Streisand apparently told Laurents she felt her own mother was a Mama Rose. Through my knowledge of Streisand's history, I am aware her mother Diana did not push her into show business like Mama Rose pushes her girls. Quite the contrary; Diana wanted her daughter to be a typist or work in the school system.
Yet, Streisand has always said that Diana had a great singing voice in her own right. In his comments to the New York Post, Laurents vaguely implied that Streisand is conscious her mother may have harbored some jealousies over, or lived vicariously through, her daughter's success. That is key to the character of Mama Rose, and gives Streisand license to pull from a deep pool of memories that would likely make for a much richer and more complex Rose than we've seen on film before.
To make it even more interesting, Streisand has generally played characters who need some reassurance of their worth, or have a "pretty" complex. With Mama Rose, Streisand would finally be on the opposite side of the fence. Now she would play a woman whose children want reassurance from her, particularly Louise, who has the "pretty" complex and becomes stripper Gypsy Rose Lee. That will be a welcome switch!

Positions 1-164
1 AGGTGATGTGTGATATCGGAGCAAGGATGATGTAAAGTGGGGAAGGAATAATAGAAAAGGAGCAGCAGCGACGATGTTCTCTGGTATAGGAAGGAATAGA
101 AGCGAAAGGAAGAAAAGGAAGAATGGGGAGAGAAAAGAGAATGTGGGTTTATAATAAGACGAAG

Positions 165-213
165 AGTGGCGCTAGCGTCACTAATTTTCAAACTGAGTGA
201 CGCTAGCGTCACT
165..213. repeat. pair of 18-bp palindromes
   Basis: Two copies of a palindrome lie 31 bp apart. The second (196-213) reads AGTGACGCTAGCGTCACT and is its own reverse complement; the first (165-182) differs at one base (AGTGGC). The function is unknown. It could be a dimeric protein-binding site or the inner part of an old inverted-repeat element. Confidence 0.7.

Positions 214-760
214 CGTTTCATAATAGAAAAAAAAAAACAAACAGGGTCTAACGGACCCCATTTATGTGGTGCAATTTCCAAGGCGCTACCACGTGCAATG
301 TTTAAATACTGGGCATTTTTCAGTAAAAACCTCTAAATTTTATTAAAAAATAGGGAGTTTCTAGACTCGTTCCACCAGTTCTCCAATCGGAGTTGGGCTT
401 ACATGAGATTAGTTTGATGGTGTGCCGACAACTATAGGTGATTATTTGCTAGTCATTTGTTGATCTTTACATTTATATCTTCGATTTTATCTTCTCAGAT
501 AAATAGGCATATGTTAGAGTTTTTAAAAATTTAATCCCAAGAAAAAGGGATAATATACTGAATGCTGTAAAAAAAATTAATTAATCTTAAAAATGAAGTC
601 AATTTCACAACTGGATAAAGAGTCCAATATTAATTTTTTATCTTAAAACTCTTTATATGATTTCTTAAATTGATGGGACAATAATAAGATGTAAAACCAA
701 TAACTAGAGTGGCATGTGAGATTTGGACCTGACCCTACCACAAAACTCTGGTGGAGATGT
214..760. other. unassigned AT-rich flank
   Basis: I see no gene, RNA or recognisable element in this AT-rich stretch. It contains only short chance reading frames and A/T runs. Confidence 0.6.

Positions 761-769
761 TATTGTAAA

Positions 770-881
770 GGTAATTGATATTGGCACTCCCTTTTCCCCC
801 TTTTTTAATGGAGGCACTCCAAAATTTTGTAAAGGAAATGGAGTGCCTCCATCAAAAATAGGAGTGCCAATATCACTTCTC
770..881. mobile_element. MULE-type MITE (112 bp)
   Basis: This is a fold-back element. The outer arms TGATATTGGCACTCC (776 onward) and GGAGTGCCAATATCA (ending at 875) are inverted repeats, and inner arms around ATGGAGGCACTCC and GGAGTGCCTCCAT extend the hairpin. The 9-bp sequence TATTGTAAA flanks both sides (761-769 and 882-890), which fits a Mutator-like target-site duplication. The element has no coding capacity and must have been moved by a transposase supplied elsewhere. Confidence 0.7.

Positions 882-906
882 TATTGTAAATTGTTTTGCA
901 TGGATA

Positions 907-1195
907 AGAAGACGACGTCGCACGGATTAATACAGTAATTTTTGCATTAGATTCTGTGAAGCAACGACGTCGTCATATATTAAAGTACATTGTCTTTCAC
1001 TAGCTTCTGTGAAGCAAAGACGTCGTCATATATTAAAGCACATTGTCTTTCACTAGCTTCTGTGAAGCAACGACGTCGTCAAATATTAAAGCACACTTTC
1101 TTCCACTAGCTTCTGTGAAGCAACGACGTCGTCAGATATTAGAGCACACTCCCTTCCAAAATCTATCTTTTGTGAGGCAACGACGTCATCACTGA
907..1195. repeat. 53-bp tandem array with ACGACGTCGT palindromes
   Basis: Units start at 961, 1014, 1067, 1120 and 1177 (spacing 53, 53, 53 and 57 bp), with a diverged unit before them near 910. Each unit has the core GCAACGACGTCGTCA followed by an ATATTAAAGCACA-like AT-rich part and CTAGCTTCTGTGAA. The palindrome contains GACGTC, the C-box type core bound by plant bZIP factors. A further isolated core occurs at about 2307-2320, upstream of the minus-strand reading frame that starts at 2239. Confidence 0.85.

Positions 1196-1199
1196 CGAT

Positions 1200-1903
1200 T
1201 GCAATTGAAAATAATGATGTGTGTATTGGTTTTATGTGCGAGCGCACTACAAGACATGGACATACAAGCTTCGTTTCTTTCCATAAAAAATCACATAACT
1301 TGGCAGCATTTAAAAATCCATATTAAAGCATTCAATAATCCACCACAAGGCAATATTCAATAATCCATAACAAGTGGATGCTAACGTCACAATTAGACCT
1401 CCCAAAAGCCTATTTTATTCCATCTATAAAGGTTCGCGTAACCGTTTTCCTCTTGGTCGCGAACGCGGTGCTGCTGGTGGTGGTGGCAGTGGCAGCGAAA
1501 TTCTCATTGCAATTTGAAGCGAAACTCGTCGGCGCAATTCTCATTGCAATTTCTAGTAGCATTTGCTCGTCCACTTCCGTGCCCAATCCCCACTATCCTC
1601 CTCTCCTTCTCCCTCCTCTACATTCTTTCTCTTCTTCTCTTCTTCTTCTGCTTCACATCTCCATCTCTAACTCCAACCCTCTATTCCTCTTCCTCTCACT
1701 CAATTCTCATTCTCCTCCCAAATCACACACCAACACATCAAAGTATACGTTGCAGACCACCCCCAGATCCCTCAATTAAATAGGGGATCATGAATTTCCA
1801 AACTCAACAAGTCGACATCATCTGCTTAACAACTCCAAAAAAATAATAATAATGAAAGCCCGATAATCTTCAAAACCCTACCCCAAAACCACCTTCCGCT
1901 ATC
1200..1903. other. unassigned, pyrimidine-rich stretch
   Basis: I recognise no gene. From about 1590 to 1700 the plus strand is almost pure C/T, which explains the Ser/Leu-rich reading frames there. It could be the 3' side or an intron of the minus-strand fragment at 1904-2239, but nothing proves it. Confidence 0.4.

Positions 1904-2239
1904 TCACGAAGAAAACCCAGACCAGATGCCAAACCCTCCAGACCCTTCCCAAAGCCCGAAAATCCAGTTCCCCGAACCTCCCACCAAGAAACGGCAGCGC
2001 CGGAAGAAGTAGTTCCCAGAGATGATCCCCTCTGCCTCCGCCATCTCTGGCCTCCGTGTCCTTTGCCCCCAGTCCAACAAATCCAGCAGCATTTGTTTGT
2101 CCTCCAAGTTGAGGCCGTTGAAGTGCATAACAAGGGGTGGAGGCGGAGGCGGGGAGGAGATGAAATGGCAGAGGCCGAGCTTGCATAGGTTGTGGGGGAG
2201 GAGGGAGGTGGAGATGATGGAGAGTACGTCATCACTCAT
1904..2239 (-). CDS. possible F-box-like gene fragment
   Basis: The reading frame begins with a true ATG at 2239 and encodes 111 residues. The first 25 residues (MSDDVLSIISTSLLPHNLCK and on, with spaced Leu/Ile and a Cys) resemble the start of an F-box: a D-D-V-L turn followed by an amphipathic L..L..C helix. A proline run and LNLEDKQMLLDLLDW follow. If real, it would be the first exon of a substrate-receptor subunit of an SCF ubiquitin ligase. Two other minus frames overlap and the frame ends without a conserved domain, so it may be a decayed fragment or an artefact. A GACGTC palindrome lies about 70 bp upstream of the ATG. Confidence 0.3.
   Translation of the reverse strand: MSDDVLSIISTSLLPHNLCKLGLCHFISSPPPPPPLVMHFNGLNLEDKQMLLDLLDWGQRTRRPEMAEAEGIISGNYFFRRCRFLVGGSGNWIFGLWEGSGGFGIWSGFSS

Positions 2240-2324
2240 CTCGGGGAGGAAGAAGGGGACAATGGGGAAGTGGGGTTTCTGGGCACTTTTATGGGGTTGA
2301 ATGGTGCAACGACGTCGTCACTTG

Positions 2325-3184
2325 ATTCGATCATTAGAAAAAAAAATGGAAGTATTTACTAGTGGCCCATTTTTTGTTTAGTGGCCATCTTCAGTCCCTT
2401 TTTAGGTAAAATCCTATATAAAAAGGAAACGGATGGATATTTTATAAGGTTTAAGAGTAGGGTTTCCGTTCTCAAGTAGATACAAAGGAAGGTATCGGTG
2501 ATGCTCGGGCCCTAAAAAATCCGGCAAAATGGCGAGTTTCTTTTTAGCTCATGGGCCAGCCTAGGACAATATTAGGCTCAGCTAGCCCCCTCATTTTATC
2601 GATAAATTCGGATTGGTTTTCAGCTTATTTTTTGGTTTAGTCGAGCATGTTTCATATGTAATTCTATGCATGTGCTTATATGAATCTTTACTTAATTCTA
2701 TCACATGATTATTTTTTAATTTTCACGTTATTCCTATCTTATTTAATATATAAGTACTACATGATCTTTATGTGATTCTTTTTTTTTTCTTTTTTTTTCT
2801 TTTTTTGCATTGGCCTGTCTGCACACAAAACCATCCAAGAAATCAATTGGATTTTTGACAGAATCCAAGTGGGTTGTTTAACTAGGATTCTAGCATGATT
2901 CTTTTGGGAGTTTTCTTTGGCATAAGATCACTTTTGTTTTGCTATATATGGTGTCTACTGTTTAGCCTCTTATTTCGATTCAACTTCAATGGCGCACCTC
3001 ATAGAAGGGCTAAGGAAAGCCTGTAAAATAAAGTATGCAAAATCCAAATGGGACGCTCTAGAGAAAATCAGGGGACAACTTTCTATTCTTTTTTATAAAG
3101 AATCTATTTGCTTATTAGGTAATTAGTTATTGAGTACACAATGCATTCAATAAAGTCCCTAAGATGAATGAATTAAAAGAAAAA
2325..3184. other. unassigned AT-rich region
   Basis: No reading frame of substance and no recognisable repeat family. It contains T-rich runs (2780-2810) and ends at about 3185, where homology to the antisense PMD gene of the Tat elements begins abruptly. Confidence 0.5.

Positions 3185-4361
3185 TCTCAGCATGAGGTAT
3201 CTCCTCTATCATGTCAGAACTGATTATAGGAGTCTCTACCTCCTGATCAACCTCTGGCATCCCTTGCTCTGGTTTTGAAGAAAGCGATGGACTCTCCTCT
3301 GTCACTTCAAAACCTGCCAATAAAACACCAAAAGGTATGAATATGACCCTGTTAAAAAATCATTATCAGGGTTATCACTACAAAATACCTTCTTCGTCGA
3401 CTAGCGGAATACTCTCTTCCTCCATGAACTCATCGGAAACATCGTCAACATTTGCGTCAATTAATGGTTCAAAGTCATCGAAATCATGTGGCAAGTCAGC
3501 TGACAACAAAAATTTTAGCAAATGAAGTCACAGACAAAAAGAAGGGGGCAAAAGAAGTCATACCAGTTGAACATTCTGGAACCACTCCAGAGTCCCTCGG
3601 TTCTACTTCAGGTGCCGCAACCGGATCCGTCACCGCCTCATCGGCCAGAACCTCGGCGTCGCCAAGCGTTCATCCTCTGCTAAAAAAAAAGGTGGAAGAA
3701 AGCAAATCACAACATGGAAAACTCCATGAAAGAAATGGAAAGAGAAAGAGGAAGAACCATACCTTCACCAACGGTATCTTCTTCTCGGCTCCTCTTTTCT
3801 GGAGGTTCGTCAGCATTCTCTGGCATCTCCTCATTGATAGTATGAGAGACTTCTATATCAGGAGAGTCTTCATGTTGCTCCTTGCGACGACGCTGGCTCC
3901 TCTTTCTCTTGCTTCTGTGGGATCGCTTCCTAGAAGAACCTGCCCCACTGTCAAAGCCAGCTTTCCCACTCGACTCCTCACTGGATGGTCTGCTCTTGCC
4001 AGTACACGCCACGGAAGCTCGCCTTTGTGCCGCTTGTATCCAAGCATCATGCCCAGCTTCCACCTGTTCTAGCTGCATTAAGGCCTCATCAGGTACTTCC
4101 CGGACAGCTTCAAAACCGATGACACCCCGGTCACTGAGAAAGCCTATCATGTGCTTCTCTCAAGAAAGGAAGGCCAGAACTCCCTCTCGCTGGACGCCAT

It has also been questioned whether another film version of Gypsy is warranted.
The 1962 version with Rosalind Russell is relatively beloved, but it's generally agreed Russell was not Ethel Merman (who originated the role onstage), and the screenplay unnecessarily altered enough of Laurents' original book to prevent it from being definitive or a classic.
The 1993 TV-Movie version with Bette Midler altered very little of the original show and was highly praised on airing. Over the years though, it's been subject to much maligning from the show's creators and musical theater aficionados, with Midler bearing the brunt of the criticism.
Speaking of Midler's version, in the LA Times article, Streisand mentioned that directing the film as well as starring might be a bit too much. I trust she will follow that instinct and simply act the role.
I have always felt that one of the reasons Midler's Mama Rose did not hold up well is because the director, Emile Ardolino, was incredibly ill during the time of filming. Set reports indicated Ardolino was not physically well enough to truly direct Midler and rein her in from some of her then-standard acting quirks like bugging her eyes.
Midler may have been left to largely direct herself as a result, and while Streisand's circumstances would be radically different, I feel the role of Mama Rose necessitates a strong director's eye other than that of the actress playing her.
Regardless of how it all shakes down, there is a grand opportunity here for Barbra Streisand to put the definitive film stamp on Mama Rose and Gypsy. It's hers for the taking if she decides she is up to the challenge and signs the dotted line.
Sing out, Barbra! "Show us your talent [again]. That's it!"